In the first half of 2016, there have been a number of large Chinese M&A transactions in Germany. With the possible acquisition of the German manufacturer Kuka by the Chinese investor Midea, there are fears among German politicians and businessmen of the growing influence of China.
M&A activity over the first half of 2016 indicates that 2016 will be a record year for Chinese M&A activity in Germany. To June, the number of transactions increased to 30 and the average transaction value is already more than 3.4 billion euros. Two big deals have supported this increase: EEW Energy (Energy and Environmental sector) at more than 1.4 billion euros and KraussMaffei (Industrial) at 0.9 billion euros. The possible Kuka-deal would increase the 2016 sector transaction value significantly.
In addition to the United Kingdom, Germany has been the main destination of Chinese M&A transactions in Europe. In absolute numbers, total M&A Chinese transactions have ranged between 18 and 36 per year over the last five years. The average transaction volume reached a high of almost 2 billion euros in 2012 and was lower at about 1.2 billion euros last year. Chinese M+A value is expected to amount to around 4.5 billion euros this year.
Most M&A transactions in Germany are still done by US companies with a share of about 25% of total transactions, followed by the United Kingdom, Switzerland and France (each with more than a 10% share). China’s share is 6th, significantly below 10%.
Kuka is seen as one of the German flagship companies in the digital evolution “industry 4.0”, essential for the German key industries. One fear is about the possible takeover of technological know-how by Chinese companies which would significantly improve their non-price competitiveness in global markets.
The international auditing firm PWC analysed the motivation of Chinese companies investing in Germany and found that 62 percent of them see market entrance as the key reason for the acquisition closely followed by gaining technology and expertise (58 percent).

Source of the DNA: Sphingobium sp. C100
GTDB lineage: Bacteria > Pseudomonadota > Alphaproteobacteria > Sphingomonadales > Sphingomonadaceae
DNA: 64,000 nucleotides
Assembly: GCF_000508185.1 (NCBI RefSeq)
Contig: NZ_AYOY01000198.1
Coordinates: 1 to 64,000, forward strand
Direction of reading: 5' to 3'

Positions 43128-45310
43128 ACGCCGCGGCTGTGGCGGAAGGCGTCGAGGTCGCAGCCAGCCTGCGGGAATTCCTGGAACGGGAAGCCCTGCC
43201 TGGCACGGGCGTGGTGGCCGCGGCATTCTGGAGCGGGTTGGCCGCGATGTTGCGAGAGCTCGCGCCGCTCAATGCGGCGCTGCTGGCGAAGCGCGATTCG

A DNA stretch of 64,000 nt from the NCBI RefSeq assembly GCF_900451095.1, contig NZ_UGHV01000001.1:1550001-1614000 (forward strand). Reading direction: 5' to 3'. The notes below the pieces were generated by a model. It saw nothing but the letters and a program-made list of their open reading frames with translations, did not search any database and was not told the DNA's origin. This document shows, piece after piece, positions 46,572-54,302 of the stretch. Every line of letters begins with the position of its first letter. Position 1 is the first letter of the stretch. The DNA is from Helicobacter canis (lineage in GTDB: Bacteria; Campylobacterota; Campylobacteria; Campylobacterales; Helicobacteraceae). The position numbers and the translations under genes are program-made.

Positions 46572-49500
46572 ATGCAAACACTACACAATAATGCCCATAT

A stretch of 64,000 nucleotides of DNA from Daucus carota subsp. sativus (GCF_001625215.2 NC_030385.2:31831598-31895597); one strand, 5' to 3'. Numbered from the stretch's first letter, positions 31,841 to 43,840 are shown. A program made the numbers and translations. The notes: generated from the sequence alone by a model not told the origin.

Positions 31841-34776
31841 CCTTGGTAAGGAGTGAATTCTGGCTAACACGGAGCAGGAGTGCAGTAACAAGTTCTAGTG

China’s economy is slowing, prompting more local firms to earn yields abroad. Besides, it is easier for Chinese companies to invest abroad because China’s capital account is now relatively more open. Other incentives were Branding (36 percent) and Diversification (17 percent). Direct support by the Chinese government for M&A’s only accounts for 5 percent of Chinese companies doing transactions.
1) One of the most important M&A triggers is to acquire technology and expertise which could harm the competitiveness of other European or German companies in their respective sectors.
2) According to PWC data, only 10 percent of M&A transactions were with listed companies. 27 percent of transactions accounted for family-owned companies
and 27 percent on carve-outs. Chinese M&A transactions even helped to stabilise the German company sector, since 19 percent of the transactions accounted for companies in insolvency proceedings. Therefore, fears and risks seen by increasing Chinese M&A activity seem to be exaggerated.
3) A key risk factor for German and also European companies are the barriers for investments into China. The playing field is not level for foreign companies that wish to invest in China. According to the latest survey of the German Chamber of Commerce (DIHK), China has lost attractiveness as an investment destination.
Besides a slowing down in growth, companies are complaining about China’s increasing protectionism, bureaucratic and legal barriers and currency risks. According to DIHK’s survey, China’s share in foreign investment in German companies will decrease to 37 percent from 45 percent last year. And despite a small improvement, market access barriers and investment restrictions remain one of the top five challenges of European companies engaged in China according to a recent poll of the European Chamber of Commerce in China.